Maja Mataric &Ronald Arkin
Behavior-based robotics has, in the last decade, emerged as one of the leading approaches to mobile robot control and has been effectively applied in a variety of domains, ranging from modeling biological systems, to studying difficult robotics problems, to real-world applications. Behavior-based control addresses the fundamental AI issues of sensing, thinking and acting in realtime and presents a successful approach to solving situated AI problems.
In this tutorial we present a brief history of intelligent robotics, describe the interdisciplinary origins of behavior-based control, and place it in historical context relative to classical deliberative approaches, reactive control, and the currently most popular hybrid control. We illustrate the basic principles of behavior-based control, and methods for system synthesis and analysis. We present an overview of relevant biological inspirations and models of robot control, from a neuroscientific, ethological, and psychological perspective. Key issues in perception for behavior-based systems, including active, action-oriented, and modular perception, are covered. We conclude by surveying the current state-of-the-art in research and applied control, and outline the outstanding problems and current directions, including robot learning and multi-robot control. Numerous videotapes of robots in action are used to illustrate and evaluate the presented concepts.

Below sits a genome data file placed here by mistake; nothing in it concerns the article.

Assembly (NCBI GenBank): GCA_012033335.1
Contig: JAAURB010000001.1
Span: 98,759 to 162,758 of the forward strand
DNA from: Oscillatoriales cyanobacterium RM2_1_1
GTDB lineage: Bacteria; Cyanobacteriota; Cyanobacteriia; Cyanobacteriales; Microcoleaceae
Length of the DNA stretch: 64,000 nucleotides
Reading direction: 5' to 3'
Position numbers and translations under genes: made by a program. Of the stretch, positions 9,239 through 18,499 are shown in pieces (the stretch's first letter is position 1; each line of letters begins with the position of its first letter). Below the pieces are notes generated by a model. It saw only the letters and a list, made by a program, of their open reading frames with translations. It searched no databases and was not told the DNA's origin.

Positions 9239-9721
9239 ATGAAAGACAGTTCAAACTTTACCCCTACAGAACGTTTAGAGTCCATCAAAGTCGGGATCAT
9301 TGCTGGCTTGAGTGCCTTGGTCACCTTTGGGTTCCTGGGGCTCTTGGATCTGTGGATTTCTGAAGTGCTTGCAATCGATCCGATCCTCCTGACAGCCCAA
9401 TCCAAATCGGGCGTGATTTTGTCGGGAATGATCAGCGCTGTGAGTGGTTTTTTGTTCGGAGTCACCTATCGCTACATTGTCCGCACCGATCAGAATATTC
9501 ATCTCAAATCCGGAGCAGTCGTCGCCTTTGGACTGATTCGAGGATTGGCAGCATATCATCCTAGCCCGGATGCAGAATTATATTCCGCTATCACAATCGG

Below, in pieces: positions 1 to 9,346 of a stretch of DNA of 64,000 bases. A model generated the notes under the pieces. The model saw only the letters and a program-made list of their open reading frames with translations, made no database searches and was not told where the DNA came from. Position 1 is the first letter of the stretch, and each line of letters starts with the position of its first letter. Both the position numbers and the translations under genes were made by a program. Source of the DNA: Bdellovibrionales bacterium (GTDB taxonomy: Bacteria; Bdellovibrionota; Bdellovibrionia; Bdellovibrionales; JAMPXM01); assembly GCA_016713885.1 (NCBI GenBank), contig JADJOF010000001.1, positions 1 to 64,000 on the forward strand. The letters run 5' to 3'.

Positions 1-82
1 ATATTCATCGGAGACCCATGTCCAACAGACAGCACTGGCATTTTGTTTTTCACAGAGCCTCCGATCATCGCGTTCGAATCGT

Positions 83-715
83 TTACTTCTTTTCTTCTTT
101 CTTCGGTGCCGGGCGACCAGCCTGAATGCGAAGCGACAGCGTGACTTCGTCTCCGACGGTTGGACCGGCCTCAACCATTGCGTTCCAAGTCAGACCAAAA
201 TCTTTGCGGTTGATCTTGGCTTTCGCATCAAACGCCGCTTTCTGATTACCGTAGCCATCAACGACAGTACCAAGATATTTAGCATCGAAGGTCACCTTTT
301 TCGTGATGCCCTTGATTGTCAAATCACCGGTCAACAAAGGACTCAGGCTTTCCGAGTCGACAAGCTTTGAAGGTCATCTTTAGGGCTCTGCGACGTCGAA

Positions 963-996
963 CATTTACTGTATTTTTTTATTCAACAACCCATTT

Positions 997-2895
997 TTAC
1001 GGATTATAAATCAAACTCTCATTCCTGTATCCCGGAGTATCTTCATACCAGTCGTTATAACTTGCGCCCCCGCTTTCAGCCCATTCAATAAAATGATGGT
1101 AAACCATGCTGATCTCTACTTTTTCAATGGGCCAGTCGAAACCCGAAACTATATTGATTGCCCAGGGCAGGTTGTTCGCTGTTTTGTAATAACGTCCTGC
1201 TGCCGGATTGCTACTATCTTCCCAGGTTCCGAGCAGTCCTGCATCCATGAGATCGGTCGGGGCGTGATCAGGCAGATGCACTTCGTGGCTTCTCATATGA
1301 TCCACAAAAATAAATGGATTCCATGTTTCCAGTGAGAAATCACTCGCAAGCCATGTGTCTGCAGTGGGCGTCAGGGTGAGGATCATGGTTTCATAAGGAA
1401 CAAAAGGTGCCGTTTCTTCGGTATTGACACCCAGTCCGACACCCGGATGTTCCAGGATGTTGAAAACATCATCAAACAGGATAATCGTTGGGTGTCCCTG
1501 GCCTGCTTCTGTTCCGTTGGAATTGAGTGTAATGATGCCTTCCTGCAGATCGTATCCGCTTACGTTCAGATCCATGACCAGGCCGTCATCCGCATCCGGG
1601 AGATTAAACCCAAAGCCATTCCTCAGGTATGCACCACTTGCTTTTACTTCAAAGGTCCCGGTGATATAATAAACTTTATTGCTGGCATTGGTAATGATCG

The target audience is the general AI community; the tutorial ties behavior-based robotics to general AI methods, principles and goals. It gives a clear idea of the current state of a major area in robotics, thus making many of the talks in the robotics sessions, as well as the IJCAI and AAAI Robotics contest and Exhibition demonstrations, more interesting and accessible.
The tutorial will not require any robotics background on the part of the audience. A general AI background (at the level of an undergraduate AI course) will be sufficient to follow all of the material in the tutorial.
Maja Mataric is an assistant professor in the Computer Science Department and the Neuroscience Program at the University of Southern California, and Director of the USC Robotics Research Labs. She received her PhD in Computer Science and AI in 1994 and her MS in 1990, both from MIT. She is on the editorial board of JAIR and Adaptive Behavior. Her research interests include multi-robot and multi-agent control and learning, and modeling imitation. She is a member of AAAI and ISAB.
Ronald Arkin is a Professor in the College of Computing at Georgia Tech and is Director of the Mobile Robot Laboratory. His interests include behavior-based reactive control and action-oriented perception for mobile robots and unmanned aerial vehicles, robot survivability, multi-agent robotic systems, and learning in autonomous systems. He recently completed a textbook entitled "Behavior-Based Robotics" (MIT Press) and is the Series Editor for the book series Intelligent Robotics and Autonomous Agents. He is a Senior Member of the IEEE, and a member of AAAI and ACM.